It’s a frank reminder that both Asylum and City have not just been concerned with Batman stopping his greatest foe but an exploration of the relationship the two share. It’s not unique in this by any stretch – plenty of works have done the same and the Arkham-verse certainly isn’t the first to draw the parallel between the inherent madness of both – but both games together have done an excellent job of showing the complex war they wage. City in particular delves deeply into the sick and twisted personal level of their relationship as the Joker leaves constant voice messages on Batman’s comms, and the impact of the ending on Batman is clear even in the moment. It’s not a surprise then that here a comparison is offered between Batman and Harley Quinn: both are in mourning but Quinn wears her heart on her sleeve and her grief is violent and emotive. Batman is no stranger to violence but in contrast his means of dealing with the Joker’s death has been to become even more withdrawn and brooding, building up an impassable surly wall that drives him apart from even his staunchest allies.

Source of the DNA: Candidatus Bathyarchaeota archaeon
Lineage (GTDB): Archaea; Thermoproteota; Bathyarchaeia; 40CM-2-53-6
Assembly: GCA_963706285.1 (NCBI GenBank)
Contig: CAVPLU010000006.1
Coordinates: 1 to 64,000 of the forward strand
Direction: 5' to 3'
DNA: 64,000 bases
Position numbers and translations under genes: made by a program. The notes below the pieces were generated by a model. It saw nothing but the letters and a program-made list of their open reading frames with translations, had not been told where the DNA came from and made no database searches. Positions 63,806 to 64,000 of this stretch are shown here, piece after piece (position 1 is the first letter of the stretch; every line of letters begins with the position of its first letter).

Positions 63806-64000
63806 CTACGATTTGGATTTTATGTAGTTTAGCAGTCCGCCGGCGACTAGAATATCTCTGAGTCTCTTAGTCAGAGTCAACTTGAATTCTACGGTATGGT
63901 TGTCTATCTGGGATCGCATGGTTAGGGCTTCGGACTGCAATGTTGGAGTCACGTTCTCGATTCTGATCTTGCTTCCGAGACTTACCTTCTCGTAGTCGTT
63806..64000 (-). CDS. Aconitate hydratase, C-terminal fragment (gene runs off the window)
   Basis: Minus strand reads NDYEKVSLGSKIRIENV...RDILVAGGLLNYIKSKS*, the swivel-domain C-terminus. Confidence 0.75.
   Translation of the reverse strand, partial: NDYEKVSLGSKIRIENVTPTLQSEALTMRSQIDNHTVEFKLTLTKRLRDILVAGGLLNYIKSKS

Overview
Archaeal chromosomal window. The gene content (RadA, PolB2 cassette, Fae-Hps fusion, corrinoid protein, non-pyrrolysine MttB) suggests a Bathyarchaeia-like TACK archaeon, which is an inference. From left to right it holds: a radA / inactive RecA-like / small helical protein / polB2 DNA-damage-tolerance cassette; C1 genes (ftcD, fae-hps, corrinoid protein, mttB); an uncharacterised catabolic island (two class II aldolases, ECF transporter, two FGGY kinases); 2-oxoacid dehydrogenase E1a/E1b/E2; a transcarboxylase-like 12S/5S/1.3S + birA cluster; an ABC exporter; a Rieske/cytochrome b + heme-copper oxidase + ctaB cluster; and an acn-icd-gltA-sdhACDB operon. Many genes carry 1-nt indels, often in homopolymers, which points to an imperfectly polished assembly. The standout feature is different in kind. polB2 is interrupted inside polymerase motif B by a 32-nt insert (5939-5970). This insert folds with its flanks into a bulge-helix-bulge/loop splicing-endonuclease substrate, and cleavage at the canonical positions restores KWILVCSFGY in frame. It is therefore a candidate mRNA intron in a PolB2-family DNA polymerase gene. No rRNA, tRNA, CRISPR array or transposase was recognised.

Harley Quinn’s Revenge is, to be frank, not a great piece of DLC – the point it wants to make could probably have been done pretty easily within the confines of the base game, even if it were relegated to an epilogue cutscene or tiny playable sequence. It’s hard to justify it needing a full DLC release like this; it’s also hard to justify buying this. I would assume if you’re playing on an older console and don’t own the GOTY version that you’re still able to buy this, but it would have to be mighty cheap to be a worthwhile addition. Instead, just get the GOTY or the Return to Arkham versions of Arkham City if you want to play this. While it might not offer a phenomenal selection of gameplay, it does promise one concrete thing: times are going to get much, much darker for Batman.
3/7 – MEDIOCRE.
A game that makes you go, “Well, it’s alright…” but it’s a kind of drawn-out, unsure, and reluctant decision? These are those games. Might just be worth playing if you can get it on the cheap.